Southside bowlers first rate at state


Photo: The Southside High girls bowling team gathers for a photo after winning the Class 1A/5A state championship at the AHSAA state tournament on Feb. 2 in Mobile. Pictured, kneeling, from left: Bella Perkins, Cora Clontz, Keilsy Hull, Calee Morgan, Brayleigh Peppers. Standing, from left: head coach Zack Blume, Keira Phillips, Katelynn Phillips, Elizabeth Stephens, assistant coach Ashlee Hull, assistant coach David Clontz. (David Holtzford/AHSAA)

By Chris McCarthy, Publisher/Editor

“If we play the way we’re capable of, we’re the best team in the state.”
– Zack Blume, Jan. 26, 2024
The members of the 2023-24 Southside High girls bowling team backed up their head coach’s belief on Feb. 2 in Mobile.
The Lady Panthers won their first state title since 2020 with a 4-1 win over Scottsboro in the Class 1A/5A championship match at the AHSAA state bowling tournament at the Bowlero Bowling Center.
It was the school’s fifth state championship overall – more than any other girls’ team in the AHSAA’s nine-year bowling history – and first in the Class 1A/5A division. The first four game in consecutive years from 2017-2020 when bowling was still just one division overall.
Competing in the best-of-7 Baker format, Southside (27-4) led 2-0 in the finals against Scottsboro before dropping the third game 146-106. The Lady Panthers shook off that setback with a 181-165 win in game four and cliched the title with a 176-133 victory in game five.
“I knew we had it when me and a couple of girls said this [match] isn’t going to a seventh game,” said Blume. “Scottsboro beat us in the regionals, and we felt like we owed them one. I also think [Scottsboro] was kind of spent after a really close match in the semifinals. I’m just so proud of these girls; they were so consistent the whole tournament.
Southside rolled to a 4-0 first-round win over Springville and a 4-2 victory over Marbury in the semifinals. The Lady Panthers dropped the first game to Marbury, 159-107, before averaging 166.2 pins the rest of the match.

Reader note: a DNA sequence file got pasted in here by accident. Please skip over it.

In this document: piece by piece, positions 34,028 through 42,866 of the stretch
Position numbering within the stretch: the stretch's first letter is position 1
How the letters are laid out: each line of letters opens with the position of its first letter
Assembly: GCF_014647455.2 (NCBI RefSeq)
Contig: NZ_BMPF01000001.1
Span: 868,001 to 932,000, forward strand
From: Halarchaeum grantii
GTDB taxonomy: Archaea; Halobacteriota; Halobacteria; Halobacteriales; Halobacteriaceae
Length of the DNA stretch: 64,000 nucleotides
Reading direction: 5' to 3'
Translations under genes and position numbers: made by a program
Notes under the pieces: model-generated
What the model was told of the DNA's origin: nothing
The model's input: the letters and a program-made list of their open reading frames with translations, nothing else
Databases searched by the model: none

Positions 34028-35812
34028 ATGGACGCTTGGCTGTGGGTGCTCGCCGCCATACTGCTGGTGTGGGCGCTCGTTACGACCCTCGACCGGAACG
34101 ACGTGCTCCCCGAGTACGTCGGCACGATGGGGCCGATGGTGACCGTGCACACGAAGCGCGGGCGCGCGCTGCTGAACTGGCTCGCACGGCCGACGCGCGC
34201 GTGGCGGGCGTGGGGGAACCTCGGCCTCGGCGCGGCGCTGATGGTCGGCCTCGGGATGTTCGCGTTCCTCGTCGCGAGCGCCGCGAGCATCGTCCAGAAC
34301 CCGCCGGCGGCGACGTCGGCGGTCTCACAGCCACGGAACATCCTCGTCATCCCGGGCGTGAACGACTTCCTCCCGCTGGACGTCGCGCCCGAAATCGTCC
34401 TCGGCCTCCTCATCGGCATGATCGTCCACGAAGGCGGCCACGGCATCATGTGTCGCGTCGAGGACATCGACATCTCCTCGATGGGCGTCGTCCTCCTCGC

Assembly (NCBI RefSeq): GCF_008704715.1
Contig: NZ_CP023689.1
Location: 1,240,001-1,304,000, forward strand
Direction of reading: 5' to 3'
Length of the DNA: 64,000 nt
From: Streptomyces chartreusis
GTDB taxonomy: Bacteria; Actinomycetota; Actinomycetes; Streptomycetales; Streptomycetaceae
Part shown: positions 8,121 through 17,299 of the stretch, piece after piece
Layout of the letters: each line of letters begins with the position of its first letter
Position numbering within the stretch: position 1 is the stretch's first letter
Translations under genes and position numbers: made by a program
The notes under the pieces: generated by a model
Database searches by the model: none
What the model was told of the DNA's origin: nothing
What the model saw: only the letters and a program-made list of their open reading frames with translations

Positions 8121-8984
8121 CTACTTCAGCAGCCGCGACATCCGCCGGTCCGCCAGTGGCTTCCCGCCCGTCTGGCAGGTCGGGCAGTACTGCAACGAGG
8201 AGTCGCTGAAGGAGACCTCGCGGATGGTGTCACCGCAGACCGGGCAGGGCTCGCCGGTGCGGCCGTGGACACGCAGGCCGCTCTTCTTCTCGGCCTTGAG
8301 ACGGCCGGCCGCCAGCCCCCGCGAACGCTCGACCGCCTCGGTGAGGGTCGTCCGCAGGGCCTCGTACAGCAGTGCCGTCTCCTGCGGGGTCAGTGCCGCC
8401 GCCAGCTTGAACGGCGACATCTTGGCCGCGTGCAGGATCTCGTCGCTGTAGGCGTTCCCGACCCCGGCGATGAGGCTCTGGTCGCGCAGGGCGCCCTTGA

“It was good playing Springville first, because they’re in our region and our girls knew them pretty well. It helped get the jitters out of the way. Against Marbury in Game 1, it’s like we forgot how to bowl,” said Blume. “I called the girls together and asked them if it was out of their system. In the past, this group has let adversity get to them at times, but this time they shook off a bad game and focused in. They just were on a mission and were not going to be denied.”
Both Marbury and Scottsboro may have had better numbers than we did sometimes, but they both were very feast or famine while we remained steady. I think that was the key. Plus, we were vocal and we were loud, and the other teams just didn’t know how to handle us when we were at our best.”
Blume pointed to a standout performance by sophomore Cora Clontz as a key factor.
“She was just incredible. I knew since she was little and watching her sisters bowl that this kid was going to be something special, and she definitely came into her own as a superstar this year. She went and said, “I got this,’ and everyone came along.”
Brayleigh Peppers, Keilsey Hull and Callee Morgan also had significant roles in the wins, according to Blume.